1st G

Stainless Steel FlatwoundÔ



2nd D

Stainless Steel FlatwoundÔ



3rd A

Stainless Steel FlatwoundÔ



4th E

Stainless Steel FlatwoundÔ




"Traditional deep percussive tone with improved presence of A and E strings, thanks to cross winding of the underlay wraps. Final cover is polished stainless steel flat wrap."

GHS Strings


"GHS Corporation is one of the world's leading manufacturers of high quality strings for fretted instruments. GHS produces strings for electric, acoustic and classic guitar, electric bass, banjo, mandolin, and a wide array of specialty and ethnic instruments. From Battle Creek, Michigan, USA (where GHS was founded in 1964), fresh-from-the-factory strings and music products are delivered direct to retail stores in the USA and to distributors in over 70 countries around the world.

With over 200 standard sets and 700 single strings, GHS has a set that is right for you.

String Design

The string specialists at GHS bring a craftsman-like approach to each aspect of string design. From material selection to such intricate factors as core-to-cover ratio, winding direction, wire tension and alteration of the wire, GHS designs state-of-the-art strings that enhance the sound quality of all playing styles and instruments. And with ongoing research, GHS develops string innovations that anticipate music trends and instrument modifications worldwide.

String Manufacturing

To build a quality product, state-of-the-art equipment is a necessity. At GHS, all strings are made on machinery designed and built in-house. The GHS design engineers utilize the latest technology to develop computer controlled string making machines that monitor such intricate parameters as the number and type of twists on the ball end, winding speed and direction, core and cover wire tension, cover wire angle and wind length. Modern quality control methods ensure that the final product meets GHS's rigid specifications.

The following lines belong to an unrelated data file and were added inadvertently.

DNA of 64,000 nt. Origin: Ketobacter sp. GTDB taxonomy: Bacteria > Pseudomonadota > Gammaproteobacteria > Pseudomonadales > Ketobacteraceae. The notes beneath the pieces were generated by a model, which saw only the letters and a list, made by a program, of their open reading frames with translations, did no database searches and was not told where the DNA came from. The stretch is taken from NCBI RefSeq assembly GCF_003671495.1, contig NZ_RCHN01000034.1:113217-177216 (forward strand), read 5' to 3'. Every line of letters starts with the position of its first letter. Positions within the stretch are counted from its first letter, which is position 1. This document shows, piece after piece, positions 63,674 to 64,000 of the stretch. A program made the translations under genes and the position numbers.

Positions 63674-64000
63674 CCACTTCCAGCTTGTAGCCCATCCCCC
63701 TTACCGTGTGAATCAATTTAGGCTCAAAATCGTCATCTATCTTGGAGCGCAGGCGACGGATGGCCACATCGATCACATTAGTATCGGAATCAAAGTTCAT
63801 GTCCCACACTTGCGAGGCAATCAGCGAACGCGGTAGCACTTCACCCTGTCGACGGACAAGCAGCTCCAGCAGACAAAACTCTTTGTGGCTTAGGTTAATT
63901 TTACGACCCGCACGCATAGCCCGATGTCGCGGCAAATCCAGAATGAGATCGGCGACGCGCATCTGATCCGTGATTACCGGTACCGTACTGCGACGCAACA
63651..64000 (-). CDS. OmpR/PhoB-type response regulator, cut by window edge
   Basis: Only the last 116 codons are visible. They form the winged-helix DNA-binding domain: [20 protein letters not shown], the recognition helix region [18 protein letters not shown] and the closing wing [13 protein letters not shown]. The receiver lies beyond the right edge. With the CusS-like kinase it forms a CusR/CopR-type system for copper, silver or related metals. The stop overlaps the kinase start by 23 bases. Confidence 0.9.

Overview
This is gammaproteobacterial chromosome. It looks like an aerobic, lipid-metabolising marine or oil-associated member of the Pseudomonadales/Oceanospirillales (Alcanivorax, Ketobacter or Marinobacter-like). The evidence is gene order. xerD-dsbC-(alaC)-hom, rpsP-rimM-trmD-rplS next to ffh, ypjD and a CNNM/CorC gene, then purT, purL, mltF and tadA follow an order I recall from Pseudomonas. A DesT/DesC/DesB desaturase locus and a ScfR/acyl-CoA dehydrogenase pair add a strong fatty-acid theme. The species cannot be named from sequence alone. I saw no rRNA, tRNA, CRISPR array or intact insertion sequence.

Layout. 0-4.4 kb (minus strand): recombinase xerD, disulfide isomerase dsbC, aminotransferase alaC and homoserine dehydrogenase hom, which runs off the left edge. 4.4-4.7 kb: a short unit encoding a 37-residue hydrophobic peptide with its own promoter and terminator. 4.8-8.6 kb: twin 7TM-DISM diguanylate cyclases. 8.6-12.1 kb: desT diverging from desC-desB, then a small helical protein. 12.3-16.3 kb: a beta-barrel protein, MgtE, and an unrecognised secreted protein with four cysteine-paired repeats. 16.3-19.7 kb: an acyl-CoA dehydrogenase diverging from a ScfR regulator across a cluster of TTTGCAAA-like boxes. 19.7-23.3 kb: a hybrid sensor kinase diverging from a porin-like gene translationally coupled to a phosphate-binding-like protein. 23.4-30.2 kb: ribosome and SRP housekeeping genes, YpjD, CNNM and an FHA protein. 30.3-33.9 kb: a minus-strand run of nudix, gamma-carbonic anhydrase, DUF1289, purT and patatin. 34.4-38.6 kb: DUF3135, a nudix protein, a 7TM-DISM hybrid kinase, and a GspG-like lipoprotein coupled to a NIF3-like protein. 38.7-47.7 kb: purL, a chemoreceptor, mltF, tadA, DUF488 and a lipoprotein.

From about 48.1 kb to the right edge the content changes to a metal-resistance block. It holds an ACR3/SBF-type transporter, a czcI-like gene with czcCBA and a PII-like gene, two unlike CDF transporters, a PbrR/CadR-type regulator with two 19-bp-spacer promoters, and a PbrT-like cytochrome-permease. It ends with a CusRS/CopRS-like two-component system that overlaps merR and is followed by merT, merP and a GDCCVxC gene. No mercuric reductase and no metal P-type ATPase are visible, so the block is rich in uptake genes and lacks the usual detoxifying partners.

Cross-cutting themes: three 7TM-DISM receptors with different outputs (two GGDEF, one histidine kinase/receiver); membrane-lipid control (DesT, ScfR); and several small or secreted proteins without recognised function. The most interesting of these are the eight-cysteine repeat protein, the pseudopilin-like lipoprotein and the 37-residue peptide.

Factory Fresh

GHS knows that you want your strings to be as fresh as the day they were made. All GHS facilities are environmentally regulated to control temperatures and humidity. Sensitive raw materials and bulk products are further wrapped in protective bags for storage. Coiled strings are placed in string packets that, in independent laboratory tests, have proven to offer the optimum protection from humidity. Finally, the GHS swift order shipment (usually within 24 hours of order placement) guarantees that GHS strings arrive in your retail store factory-fresh.

How String Material Affects Tone and Feel

The hardness of common materials used in the cover wire of strings affects both the tone and "feel" of a string. Usually, with all else remaining constant, the harder the material the brighter the string. This relationship shows why stainless steel produces a very bright sound and nickel, a softer material, produces a warmer sound. However, a hard material can be abrasive to both fingers and frets. At GHS, our unique "Alloy 52", used in Progressives and White Bronze strings, is softer and less abrasive than a stainless steel but produces a tone almost as bright. Common cover wire materials include (ranked by order of brightness) stainless steel, Alloy 52, nickel plated steel, pure nickel, and for acoustics, brass and bronze.

The core wire for all strings and all plain steel strings (both acoustic and electric) are made from tin plated Swedish steel."